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Chapter: Basic & Clinical Pharmacology : Agents Used in Cardiac Arrhythmias

Basic Pharmacology of the Antiarrhythmic Agents

Arrhythmias are caused by abnormal pacemaker activity or abnormal impulse propagation.


Mechanisms of Action

Arrhythmias are caused by abnormal pacemaker activity or abnormal impulse propagation. Thus, the aim of therapy of the arrhyth-mias is to reduce ectopic pacemaker activity and modify conduction or refractoriness in reentry circuits to disable circus movement. The major pharmacologic mechanisms currently available for accomplishing these goals are (1) sodium channel blockade, (2) blockade of sympathetic autonomic effects in the heart, (3) pro-longation of the effective refractory period, and (4) calcium chan-nel blockade.

Antiarrhythmic drugs decrease the automaticity of ectopic pace-makers more than that of the SA node. They also reduce conduction and excitability and increase the refractory period to a greater extent in depolarized tissue than in normally polarized tissue. This is accomplished chiefly by selectively blocking the sodium or calcium channels of depolarized cells (Figure 14–9). Therapeutically useful channel-blocking drugs bind readily to activated channels (ie, dur-ing phase 0) or inactivated channels (ie, during phase 2) but bind poorly or not at all to rested channels. Therefore, these drugs block electrical activity when there is a fast tachycardia (many channel activations and inactivations per unit time) or when there is signifi-cant loss of resting potential (many inactivated channels during rest). This type of drug action is often described as use-dependent or state-dependent; that is, channels that are being used frequently, or in an inactivated state, are more susceptible to block. Channels in normal cells that become blocked by a drug during normal activation-inactivation cycles will rapidly lose the drug from the receptors during the resting portion of the cycle (Figure 14–9). Channels in myocardium that is chronically depolarized (ie, has a resting potential more positive than −75 mV) recover from block very slowly if at all (see also right panel, Figure 14–4).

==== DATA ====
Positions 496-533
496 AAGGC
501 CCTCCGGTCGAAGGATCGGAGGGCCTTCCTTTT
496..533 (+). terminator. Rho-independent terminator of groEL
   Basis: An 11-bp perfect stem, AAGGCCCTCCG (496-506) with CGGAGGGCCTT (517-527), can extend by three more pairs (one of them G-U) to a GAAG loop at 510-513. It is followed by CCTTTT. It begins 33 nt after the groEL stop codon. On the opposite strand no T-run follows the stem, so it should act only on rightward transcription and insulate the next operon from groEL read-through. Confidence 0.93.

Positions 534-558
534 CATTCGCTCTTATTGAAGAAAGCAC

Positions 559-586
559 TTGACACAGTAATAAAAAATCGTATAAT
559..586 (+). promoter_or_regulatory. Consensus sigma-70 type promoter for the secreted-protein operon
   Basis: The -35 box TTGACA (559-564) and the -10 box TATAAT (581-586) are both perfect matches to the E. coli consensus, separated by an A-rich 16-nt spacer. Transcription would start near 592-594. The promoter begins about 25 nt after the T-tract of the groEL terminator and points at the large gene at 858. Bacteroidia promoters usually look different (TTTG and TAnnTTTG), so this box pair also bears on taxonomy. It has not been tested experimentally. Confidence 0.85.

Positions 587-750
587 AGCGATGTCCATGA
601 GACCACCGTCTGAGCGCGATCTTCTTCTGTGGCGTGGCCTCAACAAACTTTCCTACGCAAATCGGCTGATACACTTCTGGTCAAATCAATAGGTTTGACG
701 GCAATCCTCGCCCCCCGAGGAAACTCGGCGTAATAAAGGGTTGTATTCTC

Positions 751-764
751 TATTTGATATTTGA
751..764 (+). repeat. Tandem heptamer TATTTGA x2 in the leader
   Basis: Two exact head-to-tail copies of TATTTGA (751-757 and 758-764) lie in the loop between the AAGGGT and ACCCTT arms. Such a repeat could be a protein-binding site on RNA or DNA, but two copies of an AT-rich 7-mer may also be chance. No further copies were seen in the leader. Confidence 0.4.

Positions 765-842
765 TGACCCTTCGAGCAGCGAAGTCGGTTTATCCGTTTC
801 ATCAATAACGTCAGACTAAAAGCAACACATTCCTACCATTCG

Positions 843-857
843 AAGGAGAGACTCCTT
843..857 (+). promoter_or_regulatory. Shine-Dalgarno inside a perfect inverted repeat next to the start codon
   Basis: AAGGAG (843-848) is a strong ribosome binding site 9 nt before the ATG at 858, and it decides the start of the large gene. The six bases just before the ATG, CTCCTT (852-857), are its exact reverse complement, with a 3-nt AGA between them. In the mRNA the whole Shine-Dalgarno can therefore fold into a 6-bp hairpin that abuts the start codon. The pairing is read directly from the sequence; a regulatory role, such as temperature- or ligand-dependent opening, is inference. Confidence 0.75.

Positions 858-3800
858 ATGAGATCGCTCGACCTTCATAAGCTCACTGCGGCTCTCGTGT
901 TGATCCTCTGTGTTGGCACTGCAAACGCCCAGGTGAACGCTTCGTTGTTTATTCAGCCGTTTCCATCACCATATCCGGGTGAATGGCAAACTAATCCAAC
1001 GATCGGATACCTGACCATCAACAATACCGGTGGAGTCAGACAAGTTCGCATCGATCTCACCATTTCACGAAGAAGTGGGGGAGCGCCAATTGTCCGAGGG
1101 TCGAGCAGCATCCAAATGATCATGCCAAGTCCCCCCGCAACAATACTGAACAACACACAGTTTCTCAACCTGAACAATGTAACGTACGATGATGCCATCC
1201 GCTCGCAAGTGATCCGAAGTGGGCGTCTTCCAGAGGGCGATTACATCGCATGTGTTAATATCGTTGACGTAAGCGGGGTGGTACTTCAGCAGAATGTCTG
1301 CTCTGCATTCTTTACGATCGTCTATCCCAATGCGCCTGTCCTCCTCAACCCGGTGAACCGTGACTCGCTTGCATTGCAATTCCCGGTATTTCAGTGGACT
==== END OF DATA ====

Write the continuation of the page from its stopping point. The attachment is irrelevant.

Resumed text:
In cells with abnormal automaticity, most of these drugs reduce the phase 4 slope by blocking either sodium or calcium channels, thereby reducing the ratio of sodium (or calcium) permeability to potassium permeability. As a result, the membrane potential during phase 4 stabilizes closer to the potassium equilibrium potential. In addition, some agents may increase the threshold (make it more positive). β-Adrenoceptor–blocking drugs indirectly reduce the phase 4 slope by blocking the positive chronotropic action of nor-epinephrine in the heart.

In reentry arrhythmias, which depend on critically depressed conduction, most antiarrhythmic agents slow conduction fur-ther by one or both of two mechanisms: (1) steady-state reduction in the number of available unblocked channels, which reduces the excitatory currents to a level below that required for propagation (Figure 14–4, left); and (2) prolonga-tion of recovery time of the channels still able to reach the rested and available state, which increases the effective refractory period (Figure 14–4, right). As a result, early extrasystoles are unable to propagate at all; later impulses propagate more slowly and are subject to bidirectional conduction block.

By these mechanisms, antiarrhythmic drugs can suppress ectopic automaticity and abnormal conduction occurring in depolarized cells—rendering them electrically silent—while minimally affecting the electrical activity in normally polarized parts of the heart. However, as dosage is increased, these agents also depress conduction in normal tissue, eventually resulting in drug-in-duced arrhythmias. Furthermore, a drug concentration that istherapeutic (antiarrhythmic) under the initial circumstances of treatment may become “proarrhythmic” (arrhythmogenic) during fast heart rates (more development of block), acidosis (slower recovery from block for most drugs), hyperkalemia, or ischemia.

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